Small decline in reported crimes

Queensland has recorded a slight decrease in the overall rate of reported crime, with Queensland Police Service (QPS) data released today.

And senior officer Steve Gollschewski has been appointed as the state’s Police Commission after acting in the role.

There has been a one per cent drop in the overall reported crime rate this current financial year compared with the same period last year.

The reduction is attributed to collaboration across agencies on prevention, intervention and detention initiatives, as well as high-visibility policing patrols and the targeted flying squad which were introduced by Commissioner Gollschewki.

Number of reported offences per 100,000 population (July 2022 to March 2023 compared with July 2023 to March 2024)

  • All offences – From 8360 to 8306 (down 1 per cent)
  • Offences against the person – From 1116 to 1169 (up 5 per cent)
  • Property crime offences – From 3984 to 3931 (down 1 per cent)
  • Other offences – From 3259 to 3205 (down 2 per cent)

Key property offence categories decreases include unlawful entry down nine per cent, unlawful use of a motor vehicle down two per cent and fraud down seven per cent.


QPS last week provided data revealing a 10.7 per cent drop in overall offences committed by young people in the first quarter of 2024, when compared to same reporting period last year.

This month, the QPS also launched Operation Whiskey Legion, a major multi-level crime operation designed to reduce crime in hotspot areas with more than 400 offenders arrested on 895 charges during the first deployment in Ipswich and Logan.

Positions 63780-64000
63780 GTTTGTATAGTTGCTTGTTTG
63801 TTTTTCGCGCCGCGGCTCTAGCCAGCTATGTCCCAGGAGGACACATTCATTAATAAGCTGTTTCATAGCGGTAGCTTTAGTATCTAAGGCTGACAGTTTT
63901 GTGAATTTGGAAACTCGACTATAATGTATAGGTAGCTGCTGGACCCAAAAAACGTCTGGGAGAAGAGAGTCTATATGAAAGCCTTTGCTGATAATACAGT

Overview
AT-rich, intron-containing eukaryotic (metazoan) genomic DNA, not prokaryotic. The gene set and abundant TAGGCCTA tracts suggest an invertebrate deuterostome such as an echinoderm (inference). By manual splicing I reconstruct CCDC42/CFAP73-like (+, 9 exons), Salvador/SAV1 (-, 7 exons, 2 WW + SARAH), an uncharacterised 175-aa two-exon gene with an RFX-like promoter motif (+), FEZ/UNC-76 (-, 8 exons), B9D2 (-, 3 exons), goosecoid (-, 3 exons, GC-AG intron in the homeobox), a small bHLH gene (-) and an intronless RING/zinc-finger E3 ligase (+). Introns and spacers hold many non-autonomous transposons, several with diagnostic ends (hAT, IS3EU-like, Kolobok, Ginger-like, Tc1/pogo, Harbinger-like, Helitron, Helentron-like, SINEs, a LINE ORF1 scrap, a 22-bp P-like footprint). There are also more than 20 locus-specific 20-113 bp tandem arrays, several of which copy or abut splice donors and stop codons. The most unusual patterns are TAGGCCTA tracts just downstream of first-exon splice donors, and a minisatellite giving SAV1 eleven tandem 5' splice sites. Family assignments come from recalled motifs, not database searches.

The Queensland Government Statistician’s Office has also released the Queensland Crime Report which compares crime data from 2021-2022 to 2022-2023 financial years.

The report highlights an increase in offences against the person and domestic and family violence offences, with assault, stalking and DFV breaches all recording significant increases during the reporting period.

The report also notes higher recorded numbers of youth offenders and offences may not be an indicator of an increase in youth offending, but rather a result of increased detection given a heightened police presence.

There remains a high prevalence of domestic and family violence in the community with police callouts to DFV matters also increasing during the current financial year.


Commissioner Gollschewski said: “While the preliminary overall crime rate for 2023/2024 is moving in a positive direction, we know we must continue to tackle crime from every angle.”

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